Australian officials have sent an emergency medical team, usually deployed to disaster zones, to aged care homes in the city of Melbourne to try help contain a rapidly spreading outbreak of the coronavirus.
Another hotspot, in inner-city Sydney, has forced a senior adviser to Prime Minister Scott Morrison into self-isolation.
Australia has so far reported relatively fewer coronavirus cases than many other countries, but a spike in community transmission in the southeast states of Victoria and New South Wales has alarmed health officials.
Aged care homes are at the centre of the Victoria outbreak. National Deputy Chief Medical Officer Nick Coatsworth said there were 679 active COVID-19 cases linked to the homes, including workers.
“The numbers of cases in some facilities is substantial and that is going to take some time to get on top of,” Coatsworth told Australian Broadcasting Corp television.
Asked if Australia should expect to see similar rates of death from the virus in aged care facilities as those recorded overseas - some as high as one-in-five - he said it was critical to “get these outbreaks under control as quickly as possible.”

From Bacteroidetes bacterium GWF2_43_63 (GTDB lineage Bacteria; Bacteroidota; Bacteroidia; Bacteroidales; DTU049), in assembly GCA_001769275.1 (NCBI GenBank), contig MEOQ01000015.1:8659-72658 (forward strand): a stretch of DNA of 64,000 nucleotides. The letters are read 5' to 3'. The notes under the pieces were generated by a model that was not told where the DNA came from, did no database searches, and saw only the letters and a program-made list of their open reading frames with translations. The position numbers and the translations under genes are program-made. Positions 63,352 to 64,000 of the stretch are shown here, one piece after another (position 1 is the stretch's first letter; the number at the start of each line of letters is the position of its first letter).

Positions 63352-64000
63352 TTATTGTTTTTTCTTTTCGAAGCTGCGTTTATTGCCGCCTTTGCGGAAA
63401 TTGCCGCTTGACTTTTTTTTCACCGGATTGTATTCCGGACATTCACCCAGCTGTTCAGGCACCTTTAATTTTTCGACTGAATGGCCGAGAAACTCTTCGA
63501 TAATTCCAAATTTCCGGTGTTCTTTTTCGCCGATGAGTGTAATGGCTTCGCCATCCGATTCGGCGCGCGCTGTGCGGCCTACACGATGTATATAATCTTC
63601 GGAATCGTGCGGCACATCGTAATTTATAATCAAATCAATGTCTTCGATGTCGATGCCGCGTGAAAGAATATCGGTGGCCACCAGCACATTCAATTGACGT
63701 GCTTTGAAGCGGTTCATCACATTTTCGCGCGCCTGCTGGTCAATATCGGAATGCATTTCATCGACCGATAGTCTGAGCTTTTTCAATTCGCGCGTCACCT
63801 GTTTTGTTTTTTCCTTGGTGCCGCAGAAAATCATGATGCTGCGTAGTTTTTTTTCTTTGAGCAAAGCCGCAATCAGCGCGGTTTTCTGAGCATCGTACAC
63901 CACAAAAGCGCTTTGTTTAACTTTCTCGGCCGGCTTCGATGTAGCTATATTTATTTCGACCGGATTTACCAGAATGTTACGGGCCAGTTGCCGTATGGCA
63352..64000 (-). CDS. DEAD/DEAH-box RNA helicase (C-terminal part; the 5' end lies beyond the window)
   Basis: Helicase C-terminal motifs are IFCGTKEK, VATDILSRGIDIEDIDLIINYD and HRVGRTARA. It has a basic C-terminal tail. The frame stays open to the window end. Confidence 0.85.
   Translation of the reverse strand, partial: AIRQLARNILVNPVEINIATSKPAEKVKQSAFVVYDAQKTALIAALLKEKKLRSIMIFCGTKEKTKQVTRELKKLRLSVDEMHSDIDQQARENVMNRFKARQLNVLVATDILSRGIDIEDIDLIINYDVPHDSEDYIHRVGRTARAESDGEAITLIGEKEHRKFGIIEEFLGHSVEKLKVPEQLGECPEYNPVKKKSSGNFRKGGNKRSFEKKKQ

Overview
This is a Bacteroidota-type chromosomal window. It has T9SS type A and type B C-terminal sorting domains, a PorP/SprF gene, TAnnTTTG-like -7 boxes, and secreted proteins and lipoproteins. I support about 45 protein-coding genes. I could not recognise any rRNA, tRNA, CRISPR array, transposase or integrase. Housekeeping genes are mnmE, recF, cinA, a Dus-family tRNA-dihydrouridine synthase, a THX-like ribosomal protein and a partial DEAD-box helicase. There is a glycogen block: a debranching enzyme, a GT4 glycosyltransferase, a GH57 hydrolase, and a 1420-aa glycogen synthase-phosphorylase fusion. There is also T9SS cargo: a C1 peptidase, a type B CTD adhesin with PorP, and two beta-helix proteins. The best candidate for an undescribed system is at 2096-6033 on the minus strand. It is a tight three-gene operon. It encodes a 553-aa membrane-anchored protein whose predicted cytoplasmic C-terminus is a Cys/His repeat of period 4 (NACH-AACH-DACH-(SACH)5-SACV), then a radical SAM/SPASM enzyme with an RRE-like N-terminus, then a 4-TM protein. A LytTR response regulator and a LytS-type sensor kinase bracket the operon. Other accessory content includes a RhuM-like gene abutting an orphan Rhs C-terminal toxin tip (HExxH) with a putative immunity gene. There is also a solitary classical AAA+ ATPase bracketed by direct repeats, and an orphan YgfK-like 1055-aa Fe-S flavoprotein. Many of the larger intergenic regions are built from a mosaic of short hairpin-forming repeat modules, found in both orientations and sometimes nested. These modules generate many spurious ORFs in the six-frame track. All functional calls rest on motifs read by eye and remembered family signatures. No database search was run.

Coatsworth said an Australian Medical Assistance Team (AUSMAT) was on its way to help deal with the crisis. AUSMAT teams generally include doctors, nurses, paramedics, radiographers and pharmacists.
At one facility, several residents were transferred to hospital by helicopter on Tuesday and army medics were sent in to cover staff who are self-isolating.
In Sydney, officials are grappling with several virus clusters that have sprung up at pubs, restaurants and schools.
Morrison’s office confirmed that a senior aide was among those told to self-isolate after an outbreak in the inner-city suburb of Potts Point.
Morrison, who cut short an interstate tour on Tuesday to deal with the crisis, was cleared to continue working as usual given the aide had no COVID-19 symptoms, his office added.
Australia has recorded just over 15,300 cases and 167 deaths as of Tuesday.